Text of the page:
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Talks formally kick-started for UK-USA trade deal which ‘benefits US farmers’

The United States has kick-started formal proceedings to negotiate a trade deal with the UK which provides ‘timely and substantive results for US farmers and ranchers’.

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Talks kick-started for UK-USA trade deal which ‘benefits US farmers’

The official announcement of President Trump’s intention to do the deal came in the form of a letter from American Trade Representative Robert Lighthizer to the US Congress.

 

In the document, Mr Lighthizer repeatedly states any UK-US trade deal must be consistent with priorities outlined in the US Trade Priorities and Accountability Act, which requires the ‘reducing or eliminating [of] unjustified sanitary or phytosanitary restrictions’ and ‘other unjustified technical barriers to trade’.

 

Successive American administrations have made clear they believe products such as hormone-treated beef or chlorine-washed chicken have been subjected to such ‘unjustified restrictions’ by the EU.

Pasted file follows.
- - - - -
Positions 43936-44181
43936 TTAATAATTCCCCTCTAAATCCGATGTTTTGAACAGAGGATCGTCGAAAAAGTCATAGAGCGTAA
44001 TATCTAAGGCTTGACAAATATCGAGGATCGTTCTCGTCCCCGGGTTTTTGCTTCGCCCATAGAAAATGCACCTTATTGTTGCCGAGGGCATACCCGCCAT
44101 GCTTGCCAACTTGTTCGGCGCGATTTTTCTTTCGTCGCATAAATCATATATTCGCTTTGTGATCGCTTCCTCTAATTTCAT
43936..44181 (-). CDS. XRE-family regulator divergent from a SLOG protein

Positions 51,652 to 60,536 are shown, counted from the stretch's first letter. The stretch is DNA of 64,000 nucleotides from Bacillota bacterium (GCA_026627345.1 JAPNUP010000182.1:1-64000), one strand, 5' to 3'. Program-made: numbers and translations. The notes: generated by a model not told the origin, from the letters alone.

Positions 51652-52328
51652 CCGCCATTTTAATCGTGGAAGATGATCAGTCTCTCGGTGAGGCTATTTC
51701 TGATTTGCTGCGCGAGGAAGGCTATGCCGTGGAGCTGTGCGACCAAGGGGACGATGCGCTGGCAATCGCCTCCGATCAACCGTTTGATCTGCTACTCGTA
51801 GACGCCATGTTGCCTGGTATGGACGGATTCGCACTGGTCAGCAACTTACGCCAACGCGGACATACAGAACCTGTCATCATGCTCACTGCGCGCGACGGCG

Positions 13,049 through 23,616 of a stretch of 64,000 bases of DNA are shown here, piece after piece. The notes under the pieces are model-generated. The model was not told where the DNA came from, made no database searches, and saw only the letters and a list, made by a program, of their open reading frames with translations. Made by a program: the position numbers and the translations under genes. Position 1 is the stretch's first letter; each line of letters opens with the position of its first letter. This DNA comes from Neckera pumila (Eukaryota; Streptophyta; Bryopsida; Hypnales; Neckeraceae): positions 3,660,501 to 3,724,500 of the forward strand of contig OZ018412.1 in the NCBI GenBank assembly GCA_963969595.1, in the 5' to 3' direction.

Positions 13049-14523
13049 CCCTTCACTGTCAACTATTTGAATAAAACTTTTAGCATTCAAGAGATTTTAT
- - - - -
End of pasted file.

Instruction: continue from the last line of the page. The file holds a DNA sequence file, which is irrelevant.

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Though Trade Secretary Liam Fox told the AHDB Exploring Agricultural Export Opportunities conference last week that UK standards were the ‘unique selling point’ of British produce, he went on to welcome the letter from Mr Lighthizer, describing the announcement as the ‘first real step towards an independent trade policy’.

 

He also appeared to show support for a US-style system of regulation on agricultural technology such as gene editing, saying he believed future policies should be ‘based on science’.

 

“We have to pay attention to any concepts like the precautionary principle, which if taken too far, can easily become a tool of protection in an economy,” he said.

 

“You have to try and balance it with proper scientific advice. That is very much the direction certainly I will be pushing for as we move into the post-Brexit world.”

Despite the fact Mr Lighthizer’s letter to Congress made clear the Trump administration is intending any US-UK trade deal to cover agriculture, Dr Fox admitted the Prime Minister’s Chequers plan could, in practice, limit Britain’s ability to sign such an agreement.

 

When pressed by AHDB chairman Peter Kendall for a guarantee that imports would have to meet UK standards, the Trade Secretary pointed out the Chequers deal would force the UK to maintain regulatory alignment with the EU.

 

He said: “Some would say that could limit our freedom to do trade deals, and to some extent, that is right.”

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